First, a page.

Stanford will be without starting safety Ben Edwards for the second straight week and Malik Antoine will play instead. Antoine and Buncom are solid in coverage. It’s Buncom’s strength after starting his career at corner, but he needs to have a much better day of taking angles on receivers who catch passes in front of him than he did at Oregon. He had a couple really rough plays when an Oregon receiver ran around him.
Flipping to the offense, the needed question is, where is Love? That is not an attempt at a knock-off Haddaway song. That is a wondering of how and why senior running back Bryce Love has just 254 yards and two touchdowns on a 4.3 yards per carry average. He missed the UC Davis game, but even in just three showings, one would expect the Heisman runner-up to produce more.
Bryce Love’s disappearing act has much more to do with his supporting cast than his own ability. The offensive line has struggled mightily to open up lanes for him and there are a couple main reasons. One is that opposing defensive coordinators have constructed some dramatic unscouted looks that stumped the line and Stanford coaches at first viewing. San Diego State brought blitzers from all over the place in the season opener using their 3-3-5 scheme to create confusion.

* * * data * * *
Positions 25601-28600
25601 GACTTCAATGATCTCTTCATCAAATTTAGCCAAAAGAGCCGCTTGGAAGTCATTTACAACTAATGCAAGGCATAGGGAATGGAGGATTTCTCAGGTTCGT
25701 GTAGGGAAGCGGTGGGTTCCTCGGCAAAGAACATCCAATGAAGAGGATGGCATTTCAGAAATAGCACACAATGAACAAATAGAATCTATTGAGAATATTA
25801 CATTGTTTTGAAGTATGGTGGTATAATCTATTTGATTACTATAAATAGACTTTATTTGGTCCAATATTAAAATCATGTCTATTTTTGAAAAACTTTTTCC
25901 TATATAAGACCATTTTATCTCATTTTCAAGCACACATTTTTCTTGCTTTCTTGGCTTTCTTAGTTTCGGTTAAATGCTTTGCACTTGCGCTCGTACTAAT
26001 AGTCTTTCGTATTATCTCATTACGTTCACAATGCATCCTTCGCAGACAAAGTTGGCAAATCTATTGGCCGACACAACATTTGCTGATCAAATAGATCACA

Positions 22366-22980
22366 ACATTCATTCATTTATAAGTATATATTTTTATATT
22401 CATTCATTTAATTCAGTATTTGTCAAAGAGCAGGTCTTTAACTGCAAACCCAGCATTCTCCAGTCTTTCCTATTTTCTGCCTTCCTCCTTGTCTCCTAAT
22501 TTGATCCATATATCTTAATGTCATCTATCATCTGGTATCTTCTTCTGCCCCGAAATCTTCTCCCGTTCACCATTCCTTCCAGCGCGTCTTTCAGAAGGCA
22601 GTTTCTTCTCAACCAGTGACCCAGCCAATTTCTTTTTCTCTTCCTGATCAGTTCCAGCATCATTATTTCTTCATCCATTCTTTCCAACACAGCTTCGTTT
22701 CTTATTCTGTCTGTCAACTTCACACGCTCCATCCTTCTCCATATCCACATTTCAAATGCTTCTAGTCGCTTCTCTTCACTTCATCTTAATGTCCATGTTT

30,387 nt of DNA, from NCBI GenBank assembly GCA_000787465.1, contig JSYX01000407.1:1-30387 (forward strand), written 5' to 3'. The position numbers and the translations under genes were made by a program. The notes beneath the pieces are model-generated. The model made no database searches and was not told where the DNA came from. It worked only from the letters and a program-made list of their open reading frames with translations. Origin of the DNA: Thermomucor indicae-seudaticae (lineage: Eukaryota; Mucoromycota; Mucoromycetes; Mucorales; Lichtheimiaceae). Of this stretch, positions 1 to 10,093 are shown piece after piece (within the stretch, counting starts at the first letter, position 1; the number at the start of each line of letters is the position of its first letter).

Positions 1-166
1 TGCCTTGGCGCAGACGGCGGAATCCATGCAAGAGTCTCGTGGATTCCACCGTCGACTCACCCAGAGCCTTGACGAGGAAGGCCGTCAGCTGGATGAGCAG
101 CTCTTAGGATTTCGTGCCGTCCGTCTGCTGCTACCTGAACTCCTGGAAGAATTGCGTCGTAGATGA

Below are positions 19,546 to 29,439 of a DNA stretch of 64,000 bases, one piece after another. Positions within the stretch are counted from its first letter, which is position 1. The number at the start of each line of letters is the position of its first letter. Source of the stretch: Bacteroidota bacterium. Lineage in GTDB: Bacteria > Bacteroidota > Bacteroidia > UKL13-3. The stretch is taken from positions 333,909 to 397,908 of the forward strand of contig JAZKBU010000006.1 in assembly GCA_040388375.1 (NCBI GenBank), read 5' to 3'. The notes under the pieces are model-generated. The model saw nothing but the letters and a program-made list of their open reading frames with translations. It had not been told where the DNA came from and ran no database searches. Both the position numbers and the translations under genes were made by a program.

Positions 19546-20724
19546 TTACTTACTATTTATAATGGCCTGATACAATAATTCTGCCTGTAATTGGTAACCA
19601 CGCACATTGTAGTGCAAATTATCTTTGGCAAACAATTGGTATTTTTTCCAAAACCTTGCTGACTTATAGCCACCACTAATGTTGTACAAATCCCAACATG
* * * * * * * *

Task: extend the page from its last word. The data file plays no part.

Clancy Pendergast and USC went to an extreme mode with disguised shifts. Shaw said the following week it was unlike anything he’s seen in 20 years. Defenses aren’t sticking with their base against Stanford because what Love accomplished last season was unprecedented in terms of big plays.
The second biggest factor has been health. Stanford’s line has been constantly hit by injuries going back to the start of the offseason when fifth-year center Jesse Burkett wasn’t available until the final week of camp. He missed the first two games. Foster Sarell was injured in the USC game and he was a strong candidate to eventually win the left guard job. Devery Hamilton was the starting left guard but was out for the Oregon game. Right tackle A.T. Hall was hurt against UC Davis and played the second half at Oregon on one healthy foot.
But Shaw has also been disappointed by the lack of discipline — at least one holding penalty in each game and usually several — and the guys are getting beat one-on-one much more than is expected with a Stanford line. New offensive line coach Kevin Carberry implemented a new pass protection scheme and put in a lot of work improving pass protection, which has produced good results, but the same can’t be said about the run blocking performances.
Not that Stanford’s offense has lagged too much without Love excelling. Led primarily by quarterback KJ Costello and receiver JJ Arcega-Whiteside, the passing game has taken off: 10 touchdowns against three interceptions, 264 yards per game. That average would be the highest since Shaw’s first year, the final season of some guy named Luck. Has this been the result of a shift in scheme or simply the development of personnel?